The sexual revolution of the 1960s did create new perceptions of masturbation and beyond for the mainstream. Locally, an unhealthy preoccupation with other people's indiscretions may be increasingly relegated to unenlightened pockets of Orange County. Most people are open-minded about divorce, birth control, abortion, premarital and extramarital sex, women's liberation, and gay rights. Well, aren't they?
Allyn finds that by the early '80s, "Americans had become resigned to their own moral contradictions and intellectual inconsistencies," and he "suspects" that people born in the late '60s and early '70s are ambivalent about the sexual revolution because they fail to appreciate the social and cultural changes of the era. In many ways, the sexual revolution tended to resolve issues of sexuality and morality the way affirmative action fostered racial tolerance, the way the women's movement bridged gender conflict—that is, it created a new level of discourse for people who like to talk about it, write about it, read about it. From the extensive bibliography, it would seem that Allyn—a historian born in 1969 who spent a considerable amount of his sexual prime obtaining a Ph.D. from Harvard and teaching at Princeton University—sure as fuck immersed himself in research of a topic he is ambivalent about.
Or maybe Allyn's professed ambivalence is a backup story to justify his claimed sense of mortification at the idea that his daughter might someday flip through this book. Or maybe his ambivalence covers his understated belief in Michel Foucault's pessimistic appraisal that the more people try to "free themselves from sexual repression, the more entangled in prescriptive norms" they become.
For whatever reason, Allyn isn't interested in asking whether the fragile collective male ego was prepared for the fallout from the idea of independent feminine drives, desires and needs (not to mention orgasms). Allyn couldn't care less if the women were ready to move into a frontline position in taking that sexual hill.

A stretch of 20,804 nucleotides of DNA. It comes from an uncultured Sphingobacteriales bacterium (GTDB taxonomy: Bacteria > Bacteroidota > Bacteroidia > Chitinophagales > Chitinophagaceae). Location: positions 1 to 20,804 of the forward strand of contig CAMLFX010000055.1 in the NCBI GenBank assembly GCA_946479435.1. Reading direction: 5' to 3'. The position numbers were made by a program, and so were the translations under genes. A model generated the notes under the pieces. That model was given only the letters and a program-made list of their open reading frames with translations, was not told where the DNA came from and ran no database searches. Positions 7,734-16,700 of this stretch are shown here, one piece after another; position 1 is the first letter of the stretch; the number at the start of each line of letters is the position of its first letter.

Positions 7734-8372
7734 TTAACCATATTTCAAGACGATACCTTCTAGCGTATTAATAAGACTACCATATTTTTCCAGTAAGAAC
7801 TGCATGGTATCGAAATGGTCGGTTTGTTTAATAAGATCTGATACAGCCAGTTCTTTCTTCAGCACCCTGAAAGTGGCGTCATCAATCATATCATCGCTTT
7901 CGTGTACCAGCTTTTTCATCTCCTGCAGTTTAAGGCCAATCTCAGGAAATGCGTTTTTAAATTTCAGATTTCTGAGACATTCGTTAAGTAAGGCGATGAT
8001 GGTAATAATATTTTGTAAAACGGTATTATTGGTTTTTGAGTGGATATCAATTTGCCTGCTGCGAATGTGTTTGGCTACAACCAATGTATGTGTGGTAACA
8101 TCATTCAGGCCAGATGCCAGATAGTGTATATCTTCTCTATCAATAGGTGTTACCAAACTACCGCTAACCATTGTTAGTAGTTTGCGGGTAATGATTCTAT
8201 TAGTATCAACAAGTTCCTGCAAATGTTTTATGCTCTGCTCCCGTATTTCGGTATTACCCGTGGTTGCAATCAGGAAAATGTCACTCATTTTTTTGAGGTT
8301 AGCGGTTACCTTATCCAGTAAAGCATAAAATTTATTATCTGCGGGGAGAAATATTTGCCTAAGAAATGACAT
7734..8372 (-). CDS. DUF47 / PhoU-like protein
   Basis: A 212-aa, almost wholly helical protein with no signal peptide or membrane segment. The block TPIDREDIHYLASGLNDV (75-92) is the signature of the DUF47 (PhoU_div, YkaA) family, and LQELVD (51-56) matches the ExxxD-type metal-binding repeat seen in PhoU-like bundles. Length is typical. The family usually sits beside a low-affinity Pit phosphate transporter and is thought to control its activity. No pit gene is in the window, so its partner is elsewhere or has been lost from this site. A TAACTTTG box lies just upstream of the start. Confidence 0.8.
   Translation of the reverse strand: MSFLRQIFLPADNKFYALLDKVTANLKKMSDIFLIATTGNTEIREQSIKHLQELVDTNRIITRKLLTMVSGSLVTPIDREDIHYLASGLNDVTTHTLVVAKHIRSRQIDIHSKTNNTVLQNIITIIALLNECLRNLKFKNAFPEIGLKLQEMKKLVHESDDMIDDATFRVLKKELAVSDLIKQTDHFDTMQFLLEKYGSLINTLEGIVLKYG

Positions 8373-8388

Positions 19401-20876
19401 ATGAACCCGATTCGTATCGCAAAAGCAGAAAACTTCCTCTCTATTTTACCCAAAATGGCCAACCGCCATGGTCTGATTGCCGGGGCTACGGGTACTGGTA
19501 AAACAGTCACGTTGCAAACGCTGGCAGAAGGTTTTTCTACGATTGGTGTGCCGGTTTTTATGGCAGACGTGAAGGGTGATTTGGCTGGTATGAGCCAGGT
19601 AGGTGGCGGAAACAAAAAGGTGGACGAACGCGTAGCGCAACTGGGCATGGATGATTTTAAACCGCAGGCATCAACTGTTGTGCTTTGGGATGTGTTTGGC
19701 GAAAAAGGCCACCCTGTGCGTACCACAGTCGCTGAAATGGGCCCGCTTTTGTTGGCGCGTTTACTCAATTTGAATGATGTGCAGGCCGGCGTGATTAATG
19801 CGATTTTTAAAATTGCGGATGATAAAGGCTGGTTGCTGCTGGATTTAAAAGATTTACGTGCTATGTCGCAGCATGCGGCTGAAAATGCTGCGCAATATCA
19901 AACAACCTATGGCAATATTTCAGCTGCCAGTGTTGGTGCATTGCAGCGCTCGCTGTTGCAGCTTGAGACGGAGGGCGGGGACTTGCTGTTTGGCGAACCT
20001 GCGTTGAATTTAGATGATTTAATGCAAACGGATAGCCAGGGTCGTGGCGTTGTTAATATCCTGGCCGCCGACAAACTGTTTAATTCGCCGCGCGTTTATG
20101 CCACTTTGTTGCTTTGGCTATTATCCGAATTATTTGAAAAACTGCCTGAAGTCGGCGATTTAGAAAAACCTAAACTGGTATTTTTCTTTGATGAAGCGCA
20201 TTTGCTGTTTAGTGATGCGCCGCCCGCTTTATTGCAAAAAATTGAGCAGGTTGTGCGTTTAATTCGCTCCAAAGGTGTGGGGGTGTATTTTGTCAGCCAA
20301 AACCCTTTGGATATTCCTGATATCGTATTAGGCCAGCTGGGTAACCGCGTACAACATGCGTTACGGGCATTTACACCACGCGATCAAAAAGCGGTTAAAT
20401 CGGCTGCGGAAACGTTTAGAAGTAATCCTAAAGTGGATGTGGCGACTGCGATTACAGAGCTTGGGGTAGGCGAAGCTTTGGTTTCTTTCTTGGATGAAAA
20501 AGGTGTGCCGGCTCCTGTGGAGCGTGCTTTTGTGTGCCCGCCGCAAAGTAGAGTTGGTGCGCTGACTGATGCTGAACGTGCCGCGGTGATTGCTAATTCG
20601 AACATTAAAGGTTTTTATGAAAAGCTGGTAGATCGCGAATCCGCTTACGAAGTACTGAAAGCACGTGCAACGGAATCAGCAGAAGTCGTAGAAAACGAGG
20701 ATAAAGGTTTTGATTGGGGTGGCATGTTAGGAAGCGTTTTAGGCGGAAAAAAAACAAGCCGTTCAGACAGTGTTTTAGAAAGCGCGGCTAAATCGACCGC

Allyn's rambling analysis fails to reach outside textbook philosophical considerations to understand how my neighbor Dave contended with per formative comparisons or the concept that his dick might not be the center of the universe. Screw Dave. In Make Love, Not War, the revolution was fought in courtrooms over publishing.
Thus, Allyn exhaustively chronicles how the threat of sexual revolution prompted a 1967 act of Congress to establish the Presidential Commission on Obscenity and Pornography. He copiously reports how, after two years of scientific research, the majority of the commission recommended that "all laws regulating the sale of erotic material to adults be repealed." He notes how then-President Richard Nixon's lone appointee, Charles H. Keating Jr., filed suit to block the report's publication. (Keating, you may remember, was the same anti-smut crusader who worked so fervently to protect Orange County from the notorious Mitchell Brothers and their X-rated theater.) He dutifully discloses that the report was ultimately published, that the repression of sexually explicit material took a heavy artillery hit—and the commercialization of eroticism flowered. (In that detailed vein, it's also worth noting once again that Keating, the moral arbiter and former chairman of Citizens for Decent Literature, became the center of the Lincoln Savings & Loan scandal and ended up in prison for 17 counts of state securities fraud.)